UK chancellor Sajid Javid signals further economic shift from EU
UK chancellor of the exchequer Sajid Javid signalled Britain is planning to shift its economy further from the EU’s, firing an early salvo in what’s set to be a fractious year in hammering out their future relationship.
“There will not be alignment, we will not be a rule taker, we will not be in the single market and we will not be in the customs union — and we will do this by the end of the year,” Javid said in an interview with the Financial Times.
Javid’s comments, coupled with a report in the Daily Telegraph that Prime Minister Boris Johnson is planning to formally open trade talks with the US as soon as February, suggest Britain is seeking to put early pressure on the EU’s trade team even before the UK officially quits the bloc on January 31.
The UK government is speeding up plans for trade negotiations with the US, the Telegraph reported, with public servants preparing advice for ministers and Johnson poised to seek authorisation from the cabinet to start talks with the US in February, possibly during a trip to Washington.
Any move to start negotiations with the US before trade talks with the EU get fully under way could send a strong message to the EU that Britain wants to break free of European regulations. It could also further complicate discussions with Brussels.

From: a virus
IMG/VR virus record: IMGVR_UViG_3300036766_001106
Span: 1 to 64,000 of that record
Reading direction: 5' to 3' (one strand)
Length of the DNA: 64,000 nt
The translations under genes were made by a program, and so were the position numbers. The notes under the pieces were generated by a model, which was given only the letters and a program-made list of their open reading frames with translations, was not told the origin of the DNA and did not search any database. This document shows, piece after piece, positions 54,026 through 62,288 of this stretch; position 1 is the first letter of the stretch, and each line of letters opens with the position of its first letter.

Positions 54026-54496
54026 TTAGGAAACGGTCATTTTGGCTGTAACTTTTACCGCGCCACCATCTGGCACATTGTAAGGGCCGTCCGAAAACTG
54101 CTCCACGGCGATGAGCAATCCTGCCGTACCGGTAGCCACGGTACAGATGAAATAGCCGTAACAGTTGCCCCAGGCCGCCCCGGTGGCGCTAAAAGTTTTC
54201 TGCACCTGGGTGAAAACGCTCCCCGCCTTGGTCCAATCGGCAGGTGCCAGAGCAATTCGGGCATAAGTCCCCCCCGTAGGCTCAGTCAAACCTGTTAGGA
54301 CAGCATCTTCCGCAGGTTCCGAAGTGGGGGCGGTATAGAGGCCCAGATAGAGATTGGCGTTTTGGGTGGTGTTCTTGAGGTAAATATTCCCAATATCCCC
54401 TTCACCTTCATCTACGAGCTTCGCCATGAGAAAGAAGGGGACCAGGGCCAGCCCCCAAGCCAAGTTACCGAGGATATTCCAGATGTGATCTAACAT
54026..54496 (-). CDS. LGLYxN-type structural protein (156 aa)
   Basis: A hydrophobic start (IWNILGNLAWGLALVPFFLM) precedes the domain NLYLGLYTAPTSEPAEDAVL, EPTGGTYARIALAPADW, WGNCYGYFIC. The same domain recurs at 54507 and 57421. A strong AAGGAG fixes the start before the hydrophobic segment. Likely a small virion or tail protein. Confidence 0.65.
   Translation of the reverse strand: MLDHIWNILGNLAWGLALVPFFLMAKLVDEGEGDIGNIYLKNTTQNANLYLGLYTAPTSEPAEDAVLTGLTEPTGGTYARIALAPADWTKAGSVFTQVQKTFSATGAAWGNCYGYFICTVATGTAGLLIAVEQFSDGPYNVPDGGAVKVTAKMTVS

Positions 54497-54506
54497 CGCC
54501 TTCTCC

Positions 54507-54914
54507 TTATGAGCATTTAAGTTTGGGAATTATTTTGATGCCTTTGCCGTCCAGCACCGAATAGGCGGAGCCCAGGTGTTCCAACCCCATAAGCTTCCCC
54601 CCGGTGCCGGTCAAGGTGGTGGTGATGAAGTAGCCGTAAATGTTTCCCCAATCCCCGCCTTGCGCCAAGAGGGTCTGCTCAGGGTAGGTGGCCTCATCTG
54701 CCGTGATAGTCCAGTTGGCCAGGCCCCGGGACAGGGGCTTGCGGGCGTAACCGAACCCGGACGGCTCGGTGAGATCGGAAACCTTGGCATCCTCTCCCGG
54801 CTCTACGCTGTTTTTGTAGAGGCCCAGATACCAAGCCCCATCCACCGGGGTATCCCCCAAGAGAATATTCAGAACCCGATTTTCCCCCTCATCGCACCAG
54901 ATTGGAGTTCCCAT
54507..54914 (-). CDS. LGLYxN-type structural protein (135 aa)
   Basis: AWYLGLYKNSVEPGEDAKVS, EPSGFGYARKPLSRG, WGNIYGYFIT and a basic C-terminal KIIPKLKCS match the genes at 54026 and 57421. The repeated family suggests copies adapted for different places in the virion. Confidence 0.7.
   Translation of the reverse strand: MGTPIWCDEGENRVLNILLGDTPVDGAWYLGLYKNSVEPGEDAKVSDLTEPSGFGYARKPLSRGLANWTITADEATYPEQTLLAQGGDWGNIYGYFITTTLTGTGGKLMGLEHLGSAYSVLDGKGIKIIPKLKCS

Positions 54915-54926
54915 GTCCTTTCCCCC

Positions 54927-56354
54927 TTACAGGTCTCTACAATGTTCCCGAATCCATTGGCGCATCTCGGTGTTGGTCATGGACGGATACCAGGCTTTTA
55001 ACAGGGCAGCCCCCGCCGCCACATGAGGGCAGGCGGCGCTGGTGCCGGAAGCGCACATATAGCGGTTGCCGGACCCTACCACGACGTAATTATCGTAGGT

Talks with the EU already face a daunting schedule in 2020, with the EU probably agreeing on its formal negotiating mandate only in late February and the official transition period expiring on December 31. Johnson says that deadline is immovable, while EU chief negotiator Michel Barnier calls it “extremely challenging”.
German Chancellor Angela Merkel has warned that the further the UK goes it alone, the more it will be regarded in Brussels as a direct competitor.
The debate over how much Britain will diverge from the EU with regard to regulatory standards is set to form a plank for how the talks progress — a no-deal Brexit could create border delays and increase costs for car makers and other manufacturers.
“There will be an impact on business one way or the other, some will benefit, some won’t,” Javid said in the Financial Times interview, urging companies to adjust their strategies accordingly. He plans to back more projects in regions outside London and the southeast, and pump more funds into training the country’s workforce.